SAN FRANCISCO (KPIX) – This week, health care workers begin sitting down to get their second dose of the COVID-19 Pfizer vaccine. Before the booster shots are administered, the vaccinators ask the patient if they had any severe side effects.
The concern is over anaphylaxis: a severe, potentially life-threatening allergic reaction. It is known to occur rarely after vaccination.

Now, when it comes to the COVID-19 vaccines, the Centers for Disease Control published a new anaphylaxis study in the agency’s Morbidity and Mortality Weekly Report.

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“It may be more common that what we see typically with other vaccines,” said U.C Berkeley infectious disease expert Dr. John Swartzberg.

In the first week-and-a-half of the vaccine’s rollout, researchers detected 21 cases of anaphylaxis after nearly 2 million doses. That’s about 11 cases per million. It is still rare but, the flu shot is more like 1 case per million doses.

In this study, more women than men had a reaction, including rashes, wheezing, and trouble breathing. Some were treated with epinephine. A small number needed hospitalization.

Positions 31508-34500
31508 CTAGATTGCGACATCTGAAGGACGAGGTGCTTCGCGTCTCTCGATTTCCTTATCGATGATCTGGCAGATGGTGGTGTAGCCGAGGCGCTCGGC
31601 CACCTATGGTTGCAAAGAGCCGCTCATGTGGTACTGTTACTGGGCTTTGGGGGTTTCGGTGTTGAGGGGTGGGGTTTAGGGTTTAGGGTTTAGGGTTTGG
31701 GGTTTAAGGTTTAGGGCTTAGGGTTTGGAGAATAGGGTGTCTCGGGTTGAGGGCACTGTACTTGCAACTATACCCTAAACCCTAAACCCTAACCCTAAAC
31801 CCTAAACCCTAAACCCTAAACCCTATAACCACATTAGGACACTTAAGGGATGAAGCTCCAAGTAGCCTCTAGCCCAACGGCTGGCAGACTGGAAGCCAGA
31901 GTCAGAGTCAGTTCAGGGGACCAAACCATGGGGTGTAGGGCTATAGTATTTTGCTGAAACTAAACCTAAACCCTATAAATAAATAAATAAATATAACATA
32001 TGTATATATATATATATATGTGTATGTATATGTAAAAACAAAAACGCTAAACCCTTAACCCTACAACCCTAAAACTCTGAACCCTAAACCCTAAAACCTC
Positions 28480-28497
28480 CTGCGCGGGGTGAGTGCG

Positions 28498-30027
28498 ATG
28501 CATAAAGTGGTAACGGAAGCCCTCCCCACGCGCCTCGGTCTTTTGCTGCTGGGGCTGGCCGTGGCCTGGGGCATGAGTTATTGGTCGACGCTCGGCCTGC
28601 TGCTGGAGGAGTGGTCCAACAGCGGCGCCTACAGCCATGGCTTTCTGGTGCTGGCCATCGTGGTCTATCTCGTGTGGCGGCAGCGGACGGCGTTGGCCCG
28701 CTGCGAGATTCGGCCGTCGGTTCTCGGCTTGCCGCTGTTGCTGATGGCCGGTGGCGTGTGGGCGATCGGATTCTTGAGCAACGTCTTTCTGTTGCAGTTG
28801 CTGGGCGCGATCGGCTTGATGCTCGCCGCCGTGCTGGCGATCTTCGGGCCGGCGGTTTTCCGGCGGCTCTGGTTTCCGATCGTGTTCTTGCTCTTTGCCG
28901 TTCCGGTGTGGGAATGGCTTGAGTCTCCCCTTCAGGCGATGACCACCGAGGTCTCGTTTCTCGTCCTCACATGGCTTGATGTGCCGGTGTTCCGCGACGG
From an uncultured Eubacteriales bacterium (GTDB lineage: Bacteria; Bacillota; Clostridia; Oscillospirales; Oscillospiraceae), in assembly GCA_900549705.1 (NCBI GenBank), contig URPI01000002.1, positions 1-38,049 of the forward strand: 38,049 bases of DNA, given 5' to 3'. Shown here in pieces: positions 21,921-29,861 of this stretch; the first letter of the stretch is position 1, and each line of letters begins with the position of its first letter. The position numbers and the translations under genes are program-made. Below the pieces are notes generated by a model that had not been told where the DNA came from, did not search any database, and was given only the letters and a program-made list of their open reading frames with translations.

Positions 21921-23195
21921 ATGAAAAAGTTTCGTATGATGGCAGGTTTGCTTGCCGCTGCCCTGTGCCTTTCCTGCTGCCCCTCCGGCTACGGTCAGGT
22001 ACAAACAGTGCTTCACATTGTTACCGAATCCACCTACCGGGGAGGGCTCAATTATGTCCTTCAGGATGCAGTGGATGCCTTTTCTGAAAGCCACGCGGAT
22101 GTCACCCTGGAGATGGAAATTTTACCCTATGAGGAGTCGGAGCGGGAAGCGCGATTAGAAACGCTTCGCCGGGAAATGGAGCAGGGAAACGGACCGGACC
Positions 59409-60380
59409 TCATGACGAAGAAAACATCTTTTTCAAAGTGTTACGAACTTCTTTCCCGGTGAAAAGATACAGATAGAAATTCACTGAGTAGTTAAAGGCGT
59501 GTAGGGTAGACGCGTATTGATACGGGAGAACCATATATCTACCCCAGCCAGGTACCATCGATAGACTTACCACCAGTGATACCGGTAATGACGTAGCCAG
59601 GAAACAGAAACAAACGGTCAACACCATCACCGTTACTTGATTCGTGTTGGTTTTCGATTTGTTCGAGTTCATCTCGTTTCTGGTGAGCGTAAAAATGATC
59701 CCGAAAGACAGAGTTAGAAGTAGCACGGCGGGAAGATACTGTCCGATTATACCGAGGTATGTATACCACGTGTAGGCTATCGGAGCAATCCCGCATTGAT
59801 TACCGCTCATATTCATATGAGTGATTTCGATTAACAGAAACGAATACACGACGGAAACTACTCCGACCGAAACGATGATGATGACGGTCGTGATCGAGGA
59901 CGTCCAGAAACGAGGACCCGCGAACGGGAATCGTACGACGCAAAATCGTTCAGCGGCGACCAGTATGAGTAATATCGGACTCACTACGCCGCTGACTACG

“I think the risk of the virus far exceeds the risk of anaphylaxis to me,” said Menlo Park dentist Dr. Scott Hoffman

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These cases occurred with both the Pfizer and Moderna vaccines. More were seen with Pfizer but researchers believe that’s because the Pfizer vaccine was released before the Moderna vaccine.

Most of the anaphylaxis cases were seen in individuals who had a history of allergic reactions to certain foods like nuts or shellfish, some medications and bug bites.

“It does raise a red flag or at least an orange flag that people with allergies may need to be a little more careful,” noted Dr. Swartzberg.

Most reactions occur with 15 minutes of vaccination. The CDC recommends anyone who gets a COVID-19 vaccine remain on site for observation for 15 minutes. If you have a history of allergic reactions, you should remain for at least 30 minutes, or longer, if you feel more comfortable.

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The CDC’s Dr. Nancy Messonnier told reporters Wednesday that the vaccine is still considered very safe, and that the risk of getting COVID-19 far outweighs the very small risk of a rare anaphylactic reaction.

Elizabeth Cook